As you know, the Museum has built its foundation on the stories of those who were there, the veterans and civilian eyewitnesses to World War II. We have been blessed that we still have these remarkable individuals with us to impart their wisdom and share their experiences with our visitors and staff. Over the years, veterans have been featured prominently in our public programs. I’ve gone through our archive (available on our Livestream and YouTube channels) to select those that have stood out to me, and were highlights for the audience that got to experience these programs in person. Please share with any friends and family members you think would enjoy them as well!
THE DOOLITTLE RAIDERS
The first selection I made has to do with the fact that this week marks the 78th Anniversary of the Doolittle Raid. We were fortunate enough to have four of the five surviving Raiders at our 2011 International Conference on World War II. It featured Lt. Col. Richard “Dick” Cole (who served as Doolittle’s co-pilot on the raid), Major Thomas “Tom” Griffin, Lt. Col. Edward Saylor, and Staff Sergeant David Thatcher. The panel was moderated by Kevin Hudson, the grandson of author and Doolittle Raider historian C.V. Glines, who had to cancel his appearance at the last minute. The program lasts roughly 65 minutes.
BETTY REID SOSKIN, Home Front worker
Next up features Betty Reid Soskin from our 2012 International Conference. She was, and still is, the oldest serving Park Ranger in the National Park Service. Betty brought her unique perspective of what it was like to be a woman, and an African American woman, in the workforce during World War II.
She was instrumental in the forming of the Rosie the Riveter/WWII Home Front National Park in California, and in 2016 she received The National WWII Museum’s Silver Service Medallion at our American Spirit Awards gala. Her session on the panel was a bit short, but very sweet and memorable.
RICHARD GREER, United States Marine Corps
The next session is a special one, but aren’t they all?! This one was meaningful because it was a conversation with Richard Greer, who served with Company D, 7th Marines, 1st Marine Division and was one of the founding members of the Museum, and author and historian Hugh Ambrose at our 2011 International Conference. Hugh interviewed Richard on his experiences fighting at Guadalcanal. For those of you who have visited the Museum, you will notice Richard’s accent and voice as he is featured prominently in our Road to Tokyo Gallery. Sadly, Richard passed away in 2018 at the age of 100, but we are honored and proud to keep his voice alive on this panel and with our exhibitions. The interview is just under one hour.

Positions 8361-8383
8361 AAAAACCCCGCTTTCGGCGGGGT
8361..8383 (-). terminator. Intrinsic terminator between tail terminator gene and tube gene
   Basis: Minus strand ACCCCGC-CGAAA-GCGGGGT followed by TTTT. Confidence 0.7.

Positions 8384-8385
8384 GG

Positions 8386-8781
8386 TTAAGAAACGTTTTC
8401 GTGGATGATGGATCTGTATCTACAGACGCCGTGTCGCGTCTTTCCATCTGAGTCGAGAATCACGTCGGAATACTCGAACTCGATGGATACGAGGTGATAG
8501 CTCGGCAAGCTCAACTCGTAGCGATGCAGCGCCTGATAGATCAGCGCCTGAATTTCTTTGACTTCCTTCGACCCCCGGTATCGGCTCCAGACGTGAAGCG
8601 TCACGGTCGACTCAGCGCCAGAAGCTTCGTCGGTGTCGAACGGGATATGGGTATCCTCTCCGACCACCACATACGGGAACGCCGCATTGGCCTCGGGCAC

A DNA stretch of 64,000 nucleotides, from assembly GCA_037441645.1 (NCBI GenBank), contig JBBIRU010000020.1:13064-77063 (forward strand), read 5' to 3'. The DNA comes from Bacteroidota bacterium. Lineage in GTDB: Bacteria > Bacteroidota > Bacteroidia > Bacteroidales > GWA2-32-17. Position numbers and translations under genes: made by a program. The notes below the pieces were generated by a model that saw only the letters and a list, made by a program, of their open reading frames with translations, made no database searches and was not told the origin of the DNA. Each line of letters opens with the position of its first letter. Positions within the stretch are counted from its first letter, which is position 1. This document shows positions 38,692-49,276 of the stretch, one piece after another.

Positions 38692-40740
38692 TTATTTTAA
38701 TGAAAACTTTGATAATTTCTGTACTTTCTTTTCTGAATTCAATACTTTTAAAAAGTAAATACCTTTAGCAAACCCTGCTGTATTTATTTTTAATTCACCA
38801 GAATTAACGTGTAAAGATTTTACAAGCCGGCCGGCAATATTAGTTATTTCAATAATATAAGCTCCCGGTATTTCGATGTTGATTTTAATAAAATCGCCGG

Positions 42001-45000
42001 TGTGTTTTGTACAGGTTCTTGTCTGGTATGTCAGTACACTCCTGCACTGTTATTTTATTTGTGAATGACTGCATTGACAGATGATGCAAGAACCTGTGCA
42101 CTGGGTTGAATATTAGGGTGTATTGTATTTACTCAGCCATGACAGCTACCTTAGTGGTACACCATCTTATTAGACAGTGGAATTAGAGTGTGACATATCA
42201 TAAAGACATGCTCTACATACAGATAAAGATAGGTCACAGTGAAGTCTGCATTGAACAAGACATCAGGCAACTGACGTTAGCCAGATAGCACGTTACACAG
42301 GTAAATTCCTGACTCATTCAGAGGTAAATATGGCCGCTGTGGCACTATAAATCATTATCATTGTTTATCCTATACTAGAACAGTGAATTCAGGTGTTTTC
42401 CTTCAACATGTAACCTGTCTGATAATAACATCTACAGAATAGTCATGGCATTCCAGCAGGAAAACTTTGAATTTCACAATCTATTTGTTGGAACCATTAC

Next we have a powerful presentation that we hosted in 2018, featuring two remarkable women who survived the Holocaust. Ann Levy, a longtime volunteer at The National WWII Museum, shares her story about how she managed to survive as a Polish Jew during the Nazi Occupation, and Nicole Spangenberg speaks about how she served actively with the French Resistance as a teenage girl. The panel was moderated by Kimberly Guise, the Museum’s Assistant Director for Curatorial Services. These women’s stories need to be remembered and shared, so that the horrors of what they went through are not forgotten. The program begins at the 06:50 mark and lasts roughly 85 minutes.
The final selection is one of my favorite programs we hosted. For our 2014 International Conference we brought together a British and an American veteran of the D-Day Landings. Richard Sadler was a Stoker (Engineer) with the Royal Marines and was involved with the invasion of Juno Beach, and General John Raaen was a Captain with the 5th Ranger Battalion that landed at Omaha Beach. This program was special to me, not only because of the great firsthand accounts the two veterans give, but because I was able to spend an entire day at Omaha Beach with Gen. Raaen during the Museum’s 70th Anniversary of D-Day Cruise. What remarkable hours those were! The panel was moderated by noted historian and author Joe Balkoski, who has written countless books on D-Day and the Normandy campaign. The question and answer period is exceptionally rich! The program begins at the 13:22 mark and lasts roughly 70 minutes.
You can enjoy topics from our speakers, while supporting the educational mission of the Museum, by purchasing the books below:
Hugh Ambrose, The Pacific and Liberated Spirits
Agnes Grunwald-Spier, Women's Experiences in the Holocaust: In Their Own Words
Joe Balkoski, Various
This article is part of an ongoing series commemorating the 75th anniversary of the end of World War II made possible by Bank of America.
Jeremy Collins joined The National WWII Museum in 2001 as an intern, and now oversees the institution’s public programming initiatives.